Perimenopause and menopause are the ideal time for women to engage in strength training. That’s because once hormone levels begin to decline, especially estrogen, muscle mass, tone, and strength also begin to decrease. The risk of osteoporosis rises as does unwanted weight as metabolism slows. Hormone imbalance feeds mood swings and depression, while cardiovascular health, sleep, digestive health, and energy levels are challenged as well.
Could lifting weights and other resistance training (e.g., free weights, resistance bands, weight machines, your own body weight) be the “lift” you need to effectively handle these situations? Absolutely.
Benefits of strength training in perimenopause and menopause
Women who include strength training (weights, exercise bands, resistance training) in their lifestyle can be pleasantly surprised by the physical, emotional, and mental benefits they can enjoy. There’s no need to join a gym or fitness club (although you can if you want to) because all you need can usually be done at home using do-it-yourself hand weights (i.e., bottles of water) and resistance bands. Talk with your doctor before starting any exercise program.
The benefits of strength training for women in perimenopause and menopause are quite impressive. For example:
Improves muscles and strength. Estrogen is a key factor in the regeneration of muscle stem cells, which aid in maintaining muscle mass, tone, and strength. Numbers of these stem cells decline dramatically in menopause and can lead to sarcopenia, but resistance training and lifting weights can help generate more muscle stem cells.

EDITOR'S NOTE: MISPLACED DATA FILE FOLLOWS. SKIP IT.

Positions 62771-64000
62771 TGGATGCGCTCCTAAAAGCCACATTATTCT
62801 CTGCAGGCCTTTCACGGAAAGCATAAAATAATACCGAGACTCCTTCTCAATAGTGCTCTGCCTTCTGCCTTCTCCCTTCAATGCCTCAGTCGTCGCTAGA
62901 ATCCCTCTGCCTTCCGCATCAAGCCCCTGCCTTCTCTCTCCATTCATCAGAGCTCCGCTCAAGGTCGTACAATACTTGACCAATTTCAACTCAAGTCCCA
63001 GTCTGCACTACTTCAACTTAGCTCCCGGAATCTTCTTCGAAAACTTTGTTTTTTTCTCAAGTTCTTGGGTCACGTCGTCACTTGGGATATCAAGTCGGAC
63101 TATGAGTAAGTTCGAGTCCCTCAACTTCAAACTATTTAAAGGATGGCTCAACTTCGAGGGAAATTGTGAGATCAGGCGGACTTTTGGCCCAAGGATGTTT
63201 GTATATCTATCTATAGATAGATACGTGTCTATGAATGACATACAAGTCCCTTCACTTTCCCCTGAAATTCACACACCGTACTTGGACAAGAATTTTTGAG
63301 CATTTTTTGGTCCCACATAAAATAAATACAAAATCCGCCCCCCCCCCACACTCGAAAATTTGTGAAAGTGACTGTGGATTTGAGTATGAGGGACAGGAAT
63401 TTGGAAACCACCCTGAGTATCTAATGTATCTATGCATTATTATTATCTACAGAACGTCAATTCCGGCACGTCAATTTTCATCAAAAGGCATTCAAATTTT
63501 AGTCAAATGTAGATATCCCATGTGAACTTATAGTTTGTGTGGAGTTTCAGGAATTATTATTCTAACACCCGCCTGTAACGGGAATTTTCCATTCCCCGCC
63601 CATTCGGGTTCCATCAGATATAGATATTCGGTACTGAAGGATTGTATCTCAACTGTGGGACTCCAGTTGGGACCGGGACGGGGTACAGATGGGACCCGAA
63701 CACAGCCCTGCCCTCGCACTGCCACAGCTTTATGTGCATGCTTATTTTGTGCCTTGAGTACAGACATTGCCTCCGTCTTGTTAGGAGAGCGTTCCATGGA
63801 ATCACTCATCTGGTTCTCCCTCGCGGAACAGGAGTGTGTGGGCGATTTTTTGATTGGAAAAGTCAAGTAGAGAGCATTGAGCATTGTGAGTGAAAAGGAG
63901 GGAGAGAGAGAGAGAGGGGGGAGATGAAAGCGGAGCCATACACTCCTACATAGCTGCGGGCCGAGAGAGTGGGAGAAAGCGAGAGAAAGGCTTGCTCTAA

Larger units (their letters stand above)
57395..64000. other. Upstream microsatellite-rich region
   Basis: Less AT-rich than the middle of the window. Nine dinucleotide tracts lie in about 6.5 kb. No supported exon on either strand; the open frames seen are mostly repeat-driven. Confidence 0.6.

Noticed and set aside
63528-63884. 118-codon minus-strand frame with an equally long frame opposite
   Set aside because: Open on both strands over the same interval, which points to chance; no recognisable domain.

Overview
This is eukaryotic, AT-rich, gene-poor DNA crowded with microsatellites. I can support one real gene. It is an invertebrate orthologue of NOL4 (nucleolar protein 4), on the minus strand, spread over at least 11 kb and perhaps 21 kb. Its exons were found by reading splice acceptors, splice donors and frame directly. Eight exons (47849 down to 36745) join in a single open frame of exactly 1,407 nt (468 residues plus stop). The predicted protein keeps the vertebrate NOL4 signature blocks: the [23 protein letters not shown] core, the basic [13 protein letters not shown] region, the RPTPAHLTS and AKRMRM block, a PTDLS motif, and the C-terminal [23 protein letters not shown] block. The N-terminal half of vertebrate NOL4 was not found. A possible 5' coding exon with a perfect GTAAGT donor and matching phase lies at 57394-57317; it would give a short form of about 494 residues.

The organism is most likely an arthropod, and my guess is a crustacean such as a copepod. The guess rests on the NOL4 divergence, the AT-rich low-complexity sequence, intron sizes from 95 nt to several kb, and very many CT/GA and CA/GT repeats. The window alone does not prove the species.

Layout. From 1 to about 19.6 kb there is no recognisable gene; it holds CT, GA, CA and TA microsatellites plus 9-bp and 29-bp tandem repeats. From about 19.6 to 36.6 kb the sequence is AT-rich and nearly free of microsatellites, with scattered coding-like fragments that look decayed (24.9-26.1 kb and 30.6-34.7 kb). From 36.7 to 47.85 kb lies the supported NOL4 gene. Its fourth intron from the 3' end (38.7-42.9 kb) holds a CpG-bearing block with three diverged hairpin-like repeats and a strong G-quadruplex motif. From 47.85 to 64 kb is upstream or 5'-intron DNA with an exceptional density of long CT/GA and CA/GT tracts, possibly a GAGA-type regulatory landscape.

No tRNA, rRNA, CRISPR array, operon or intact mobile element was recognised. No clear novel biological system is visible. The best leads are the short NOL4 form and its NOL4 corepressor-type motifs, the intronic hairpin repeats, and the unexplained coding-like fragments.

Promotes bone health. According to the Endocrine Society, up to 20 percent of bone loss can occur during menopause and 50 percent of postmenopausal women develop osteoporosis. To help build stronger bones, women need to engage in resistance training, as demonstrated in a study among premenopausal women age 40 to 50. High-intensity weight-lifting resulted in improvement in bone mass density in the femoral neck (hip) and lumbar vertebrae (lower back).
Boosts metabolic rate. Muscle burns more calories than fat tissue does. Therefore, when you do resistance and strength training, you add muscle mass that increases calories burned and your resting metabolic rate as well. Over time, as you continue to do strength training, your muscles will burn more calories overall because they are larger.
Loves your heart. The higher risk of cardiovascular disease that is associated with the menopause years may be better managed by engaging in frequent strength training. In a Circulation systemic review and meta-analysis, the authors concluded they had “strongest evidence to date that resistance training is associated with reduced risk of…cardiovascular disease.”
Helps with sleep problems. If you are experiencing insomnia or other sleep problems, strength training can help. A systematic review of trials has found that resistance exercise improves all aspects of sleep, especially sleep quality.
Strength training may help you improve several important health concerns associated with perimenopause and menopause. Before you start strength training or any other type of exercise program, be sure to check with your healthcare provider.